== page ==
So far the group now with nearly 50 members has proved to be a fantastic hub of sharing, caring and had me laughing a lot!

There we were thinking we were alone with our crazy lost in translation moments when asked for a towel but really mean a tissue or commanded to “hold this” and mean the plastic bag not the baby, so plastic bag drops and the jar of pesto inside leaves this world. True story. Sad day. The hours we all spend daydreaming as we have no clue what is being said amongst groups speaking faster than lightning Thai and sharing stories about the interfering strangers and in laws with their ‘moments’ in their masses as everyone is a family member here!

https://www.facebook.com/groups/mamaferangclosedgroup

It takes a village and even if at the moment it’s all online for me, I’m glad to have found these other women to call my community.

Here are my TOP TIPS to parenting in Thailand:

  • Don’t ever let one drop of rain fall on your child’s head. 

. If they become sick it’s because of the rain, air conditioner or swimming, not because of the presence of a virus or bacteria which they may have picked up from another child.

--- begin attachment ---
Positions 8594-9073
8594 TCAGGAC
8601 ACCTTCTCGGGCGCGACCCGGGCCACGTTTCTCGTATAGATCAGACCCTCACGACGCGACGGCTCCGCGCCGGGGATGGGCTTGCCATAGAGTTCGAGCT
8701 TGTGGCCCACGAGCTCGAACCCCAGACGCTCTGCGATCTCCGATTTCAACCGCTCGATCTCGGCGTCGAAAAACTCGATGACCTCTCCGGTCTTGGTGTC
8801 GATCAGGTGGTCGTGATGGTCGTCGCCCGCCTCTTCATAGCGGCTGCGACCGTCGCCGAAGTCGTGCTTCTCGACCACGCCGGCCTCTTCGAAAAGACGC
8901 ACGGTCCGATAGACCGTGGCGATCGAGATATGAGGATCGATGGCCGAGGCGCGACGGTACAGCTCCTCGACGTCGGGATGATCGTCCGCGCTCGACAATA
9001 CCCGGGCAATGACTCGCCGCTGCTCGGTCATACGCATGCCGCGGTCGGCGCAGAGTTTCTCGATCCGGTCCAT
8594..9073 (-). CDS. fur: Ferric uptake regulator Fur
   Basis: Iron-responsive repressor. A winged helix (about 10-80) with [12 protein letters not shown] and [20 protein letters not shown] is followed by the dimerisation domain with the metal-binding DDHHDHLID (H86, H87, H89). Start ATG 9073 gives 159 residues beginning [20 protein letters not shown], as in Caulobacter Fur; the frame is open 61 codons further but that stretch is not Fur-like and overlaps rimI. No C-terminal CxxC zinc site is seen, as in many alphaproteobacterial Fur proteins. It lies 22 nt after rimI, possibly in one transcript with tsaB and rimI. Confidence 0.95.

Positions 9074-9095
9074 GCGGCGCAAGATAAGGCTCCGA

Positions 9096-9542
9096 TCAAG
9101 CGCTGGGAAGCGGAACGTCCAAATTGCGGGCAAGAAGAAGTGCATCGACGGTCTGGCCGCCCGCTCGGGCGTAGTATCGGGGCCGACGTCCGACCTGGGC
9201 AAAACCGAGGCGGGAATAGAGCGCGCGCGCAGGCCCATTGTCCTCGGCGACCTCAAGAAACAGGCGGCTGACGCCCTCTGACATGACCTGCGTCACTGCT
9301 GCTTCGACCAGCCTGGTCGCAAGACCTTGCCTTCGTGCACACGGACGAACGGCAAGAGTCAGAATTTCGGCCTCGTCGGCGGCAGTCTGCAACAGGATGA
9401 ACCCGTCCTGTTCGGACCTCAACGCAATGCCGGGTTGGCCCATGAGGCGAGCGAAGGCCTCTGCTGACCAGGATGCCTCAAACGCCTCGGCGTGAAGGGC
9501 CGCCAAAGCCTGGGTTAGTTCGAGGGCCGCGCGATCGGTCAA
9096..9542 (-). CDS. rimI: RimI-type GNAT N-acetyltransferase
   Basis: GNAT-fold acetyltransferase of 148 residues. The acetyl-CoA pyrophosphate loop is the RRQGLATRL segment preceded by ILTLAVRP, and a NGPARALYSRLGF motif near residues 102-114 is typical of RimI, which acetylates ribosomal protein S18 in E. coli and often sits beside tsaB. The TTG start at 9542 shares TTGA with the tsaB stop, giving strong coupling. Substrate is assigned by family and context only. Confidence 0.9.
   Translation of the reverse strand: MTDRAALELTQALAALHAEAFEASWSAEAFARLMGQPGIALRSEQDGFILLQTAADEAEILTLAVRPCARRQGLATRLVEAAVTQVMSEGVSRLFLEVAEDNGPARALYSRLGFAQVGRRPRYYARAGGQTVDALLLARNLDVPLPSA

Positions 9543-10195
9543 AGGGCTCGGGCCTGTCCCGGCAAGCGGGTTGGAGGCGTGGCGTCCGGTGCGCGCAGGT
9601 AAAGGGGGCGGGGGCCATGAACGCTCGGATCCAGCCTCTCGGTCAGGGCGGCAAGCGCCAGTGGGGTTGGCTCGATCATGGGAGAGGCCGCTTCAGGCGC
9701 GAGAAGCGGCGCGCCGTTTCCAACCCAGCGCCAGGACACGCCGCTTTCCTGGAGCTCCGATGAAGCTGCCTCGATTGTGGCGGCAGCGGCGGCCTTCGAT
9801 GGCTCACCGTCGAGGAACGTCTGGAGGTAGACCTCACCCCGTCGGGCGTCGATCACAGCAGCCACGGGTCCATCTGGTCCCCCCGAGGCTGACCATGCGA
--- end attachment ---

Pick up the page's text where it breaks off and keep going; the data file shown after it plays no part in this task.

. If they have symptoms of a common cold or cough bring them to hospital.

. Once in hopsital before you do anything take at least 3 or 4 selfies and then pictures of your ‘sick’ child.

  • Feed them mush and constantly clean their mouths, let no food fall.

. Even if they can hold food and enjoy feeding themselves with their hands do not let them do this, they will choke.

. Never give them anything to eat larger than a pea.

. Constantly make yum sounds as you try to get food in their mouth and repeat ‘you are so strong’ at every single mouthful.

  • Tell them to never cry

. Encourage them to be strong and not cry even of they have fallen from a great height and and knocked out their front teeth, with a fat lip, expect NO TEARS!

. If their nose is bleeding also tell them not to cry and put cold water on their head.

. Repeat ‘you are strong’

  • Call your child a beautiful, meaningful name and then give them a ridiculous nickname* such as:

Pizza or pasta

Boss or Deal

Big or Fat

James Bond, Google, Data, Beta or Omega

Disney, IQ, Newton

French Fry

“Met a coffeemate once”

“Brothers named Champagne and Wallpaper”

“We have Iphone in the family”

“Donut gets me every time”

“Use to teach a Pancake”

“Personal favorites are brothers Donut, Donight, and their sister Doneet”

“In one class I have a Sky, Sprite, and Sugar”

Nymph or Paint

Pee and Poo or Big Poo

Bank and Beer

Warm and Mean

Yurin and PP